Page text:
A spokeswoman said physical misconduct, which "can include" poking, pushing and hitting students and staff, represented 30 per cent of all incidents and had remained stable over the past few years. She said the increase in the suspensions for physical misconduct showed schools were taking the issue seriously. There were 14,000 disciplinary absences out of about 480,000 students statewide....

Police, students and teachers told The Sunday Mail that while violence had not escalated, it was a continuing problem. Several police officers said students were using the internet and texting on their mobiles to arrange fights after-hours, or to upload footage of school violence. Two students from a south Brisbane high school said group bashings were becoming more popular.

Stationing police officers at schools had had an impact on reducing violence, officers said. "School-based officers have a better advantage to head off trouble before it starts and be better prepared. Because they are on the ground he can be hearing things," an officer said.

Queensland Education Minister Rod Welford said there was a level of offending behaviour in every school but he did not believe violence had increased significantly in state schools. The Queensland Teachers Union said that while violence was an ongoing issue, really serious incidents were isolated. "Schools are a reflection of society so I think as we see increasing evidence of it in society, we can expect to see the same thing in schools," union president Steve Ryan said. He added the union's concern was that the department supported schools when they took disciplinary action.


Australia: Leftist teachers block military cadet training in government school

An elite girls' school has been accused of sexual discrimination by its own students after banning its army cadet program. Angry MacRobertson Girls' School students who participated in the cadet program say they were aware several teachers were openly hostile to their involvement, with one student alleging the 30 cadets were compared to "Hitler Youth". MacRobertson Girls' High School principal Jane Garvey informed the cadets that the program would cease at the end of the year after a school council decision in November.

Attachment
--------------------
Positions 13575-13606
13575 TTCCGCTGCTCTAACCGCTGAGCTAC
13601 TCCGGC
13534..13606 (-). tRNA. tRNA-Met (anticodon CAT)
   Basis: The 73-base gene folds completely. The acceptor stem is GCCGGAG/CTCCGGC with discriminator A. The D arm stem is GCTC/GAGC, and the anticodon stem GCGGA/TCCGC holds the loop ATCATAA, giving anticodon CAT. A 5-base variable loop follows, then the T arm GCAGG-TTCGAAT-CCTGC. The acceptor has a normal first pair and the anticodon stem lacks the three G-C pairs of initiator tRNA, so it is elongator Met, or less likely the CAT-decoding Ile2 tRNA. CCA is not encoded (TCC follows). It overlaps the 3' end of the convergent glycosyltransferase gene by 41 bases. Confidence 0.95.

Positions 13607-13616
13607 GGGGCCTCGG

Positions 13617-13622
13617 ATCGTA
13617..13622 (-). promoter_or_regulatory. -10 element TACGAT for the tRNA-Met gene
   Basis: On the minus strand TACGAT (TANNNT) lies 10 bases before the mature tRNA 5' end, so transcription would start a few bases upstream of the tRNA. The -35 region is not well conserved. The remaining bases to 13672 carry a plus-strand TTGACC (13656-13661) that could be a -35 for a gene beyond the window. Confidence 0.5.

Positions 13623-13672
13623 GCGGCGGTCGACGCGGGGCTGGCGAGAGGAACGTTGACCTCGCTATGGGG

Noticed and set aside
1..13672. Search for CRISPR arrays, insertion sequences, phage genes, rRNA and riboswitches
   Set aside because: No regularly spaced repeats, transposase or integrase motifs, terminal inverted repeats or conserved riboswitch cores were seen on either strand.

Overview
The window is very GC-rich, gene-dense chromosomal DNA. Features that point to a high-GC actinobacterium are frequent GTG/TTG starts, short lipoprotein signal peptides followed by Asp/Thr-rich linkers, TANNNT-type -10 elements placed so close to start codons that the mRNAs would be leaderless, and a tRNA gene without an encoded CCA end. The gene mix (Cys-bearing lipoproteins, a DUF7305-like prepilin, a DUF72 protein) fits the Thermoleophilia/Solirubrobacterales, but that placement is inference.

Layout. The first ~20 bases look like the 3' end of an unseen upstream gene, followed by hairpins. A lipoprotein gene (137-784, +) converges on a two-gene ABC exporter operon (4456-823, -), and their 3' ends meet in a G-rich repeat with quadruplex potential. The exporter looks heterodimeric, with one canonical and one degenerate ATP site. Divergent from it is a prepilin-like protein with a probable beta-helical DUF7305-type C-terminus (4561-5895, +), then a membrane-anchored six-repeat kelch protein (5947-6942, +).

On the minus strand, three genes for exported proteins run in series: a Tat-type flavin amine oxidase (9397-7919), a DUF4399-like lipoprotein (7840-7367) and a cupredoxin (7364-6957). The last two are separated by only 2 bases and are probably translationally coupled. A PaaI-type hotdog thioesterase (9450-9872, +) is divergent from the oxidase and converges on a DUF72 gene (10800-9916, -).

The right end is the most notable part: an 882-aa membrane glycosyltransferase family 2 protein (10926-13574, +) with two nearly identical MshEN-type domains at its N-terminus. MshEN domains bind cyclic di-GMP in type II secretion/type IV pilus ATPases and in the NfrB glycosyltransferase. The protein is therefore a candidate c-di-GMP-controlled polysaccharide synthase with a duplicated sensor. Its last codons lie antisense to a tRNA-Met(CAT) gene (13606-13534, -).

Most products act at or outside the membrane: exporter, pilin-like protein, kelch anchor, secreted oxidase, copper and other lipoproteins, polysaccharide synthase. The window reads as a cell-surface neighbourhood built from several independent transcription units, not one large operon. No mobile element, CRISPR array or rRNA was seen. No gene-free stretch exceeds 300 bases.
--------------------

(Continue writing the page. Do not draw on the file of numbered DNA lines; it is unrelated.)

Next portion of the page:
The girls allege that the ban is sexual discrimination as it prevents them from continuing in the cadet program with brother school, Melbourne High School. The girls, dressed in military attire, would participate in drills at Melbourne High and attend skills camps.

Year 12 student and cadet under officer Bridget Pianta said some teachers objected to girls taking part in any military activity. "You would think that with a school's ethos that girls can do anything that boys can that they would be encouraging it, especially something that encourages leadership in girls," she said. The highest ranked officer in the cadets, the regimental sergeant major, is a girl from the select-entry, single-sex government school. "It seems to me that it was politically sensitive and by closing the program they hoped it would go away," Ms Pianta said.

Ms Pianta, who helped initiate the program in 2005, said it was widely known that two teachers were overheard calling the cadets "Hitler's Youth". The Sunday Age has independently verified the comment from the student who heard the teachers speaking. After the student made a complaint, it was alleged that the male teacher "had not meant it". "Many of the teachers there are way left of Marxism and I am fine with that if they are honest. But don't try and come across all PC and say you accept others if you don't," the former student said.

In a letter, Ms Garvey told the girls that the program would not continue because it was disruptive and had been subject to administration problems. It was also difficult to find a teacher to supervise the program. A teacher has subsequently been found to run it for the rest of the year.

Melbourne High School principal Jeremy Ludowyke confirmed that his school's council had written to MacRob asking it to allow the year 10 to 12 girls already enrolled to complete their training. He said male and female students benefited enormously from the program, which has been running at Melbourne High for more than 100 years.